Mammoth Memory

Tone – Created by adding pure grey to a colour

(Pronounced tohn)

A different tone of a colour can be created by adding pure grey (a fifty-fifty mix of black and white) to a colour.

Note: Adding grey to a colour, no matter how light or dark, will tone down the intensity of a colour and could make it seem dull.

To remember that tones are colours with grey added, recall the following mnemonic:

She used a gentle tone to calm the big grey elephant down as it was charging her.

She used a gentle tone to calm the big grey elephant down as it was charging her.

TONE = ADD GREY

Tones can have varying effects in paintings but tend to make things a little more dulled down and realistic. Edgar Degas' painting L'Absinthe is a prime example of tones being used to full effect. You can see that almost every colour appears to be a variant of grey, or a greyed-down tone rather than a bright vivid colour fresh from a tube.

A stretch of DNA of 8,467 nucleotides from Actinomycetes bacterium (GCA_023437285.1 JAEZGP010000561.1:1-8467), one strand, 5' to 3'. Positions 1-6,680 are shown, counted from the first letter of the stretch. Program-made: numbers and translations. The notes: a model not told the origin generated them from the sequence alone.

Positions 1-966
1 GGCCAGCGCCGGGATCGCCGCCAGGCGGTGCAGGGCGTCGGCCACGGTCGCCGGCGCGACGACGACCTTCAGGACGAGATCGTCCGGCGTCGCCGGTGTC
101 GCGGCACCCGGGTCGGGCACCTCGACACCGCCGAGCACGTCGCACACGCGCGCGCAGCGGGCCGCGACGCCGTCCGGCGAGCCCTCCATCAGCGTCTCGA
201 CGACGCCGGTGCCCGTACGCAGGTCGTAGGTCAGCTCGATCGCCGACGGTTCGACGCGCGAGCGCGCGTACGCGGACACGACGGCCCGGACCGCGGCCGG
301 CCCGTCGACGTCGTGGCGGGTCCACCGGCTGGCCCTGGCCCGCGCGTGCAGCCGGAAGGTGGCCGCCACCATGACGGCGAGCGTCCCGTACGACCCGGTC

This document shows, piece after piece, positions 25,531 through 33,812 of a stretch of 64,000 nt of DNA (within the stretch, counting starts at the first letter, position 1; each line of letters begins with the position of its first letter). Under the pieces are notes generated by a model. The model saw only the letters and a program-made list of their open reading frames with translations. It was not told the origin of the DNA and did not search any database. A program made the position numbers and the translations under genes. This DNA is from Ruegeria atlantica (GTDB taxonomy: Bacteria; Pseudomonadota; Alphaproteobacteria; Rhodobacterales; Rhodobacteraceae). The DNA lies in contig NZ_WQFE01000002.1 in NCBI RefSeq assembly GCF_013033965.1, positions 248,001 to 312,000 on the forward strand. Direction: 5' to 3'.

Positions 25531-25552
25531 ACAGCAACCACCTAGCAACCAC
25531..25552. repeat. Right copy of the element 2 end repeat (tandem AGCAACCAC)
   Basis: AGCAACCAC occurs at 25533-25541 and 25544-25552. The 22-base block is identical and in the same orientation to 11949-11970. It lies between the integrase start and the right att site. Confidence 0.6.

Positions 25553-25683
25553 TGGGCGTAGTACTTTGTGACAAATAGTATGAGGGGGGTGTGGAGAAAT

Edgar Degas' painting L'Absinthe is a prime example of tones being used to full effect.

Edgar Degas, L'Absinthe, 1875-76

Some artists create charts of their key colours to see how their tube paints will mix with grey and use these as a permanent reference

Some artists create charts to see how their tube paints will mix with white and the new tints they will end up with

For example, a tone chart based on a cobalt blue paint from the tube would appear like this:

For example, a tone chart based on a cobalt blue paint from the tube would appear like this:

More Info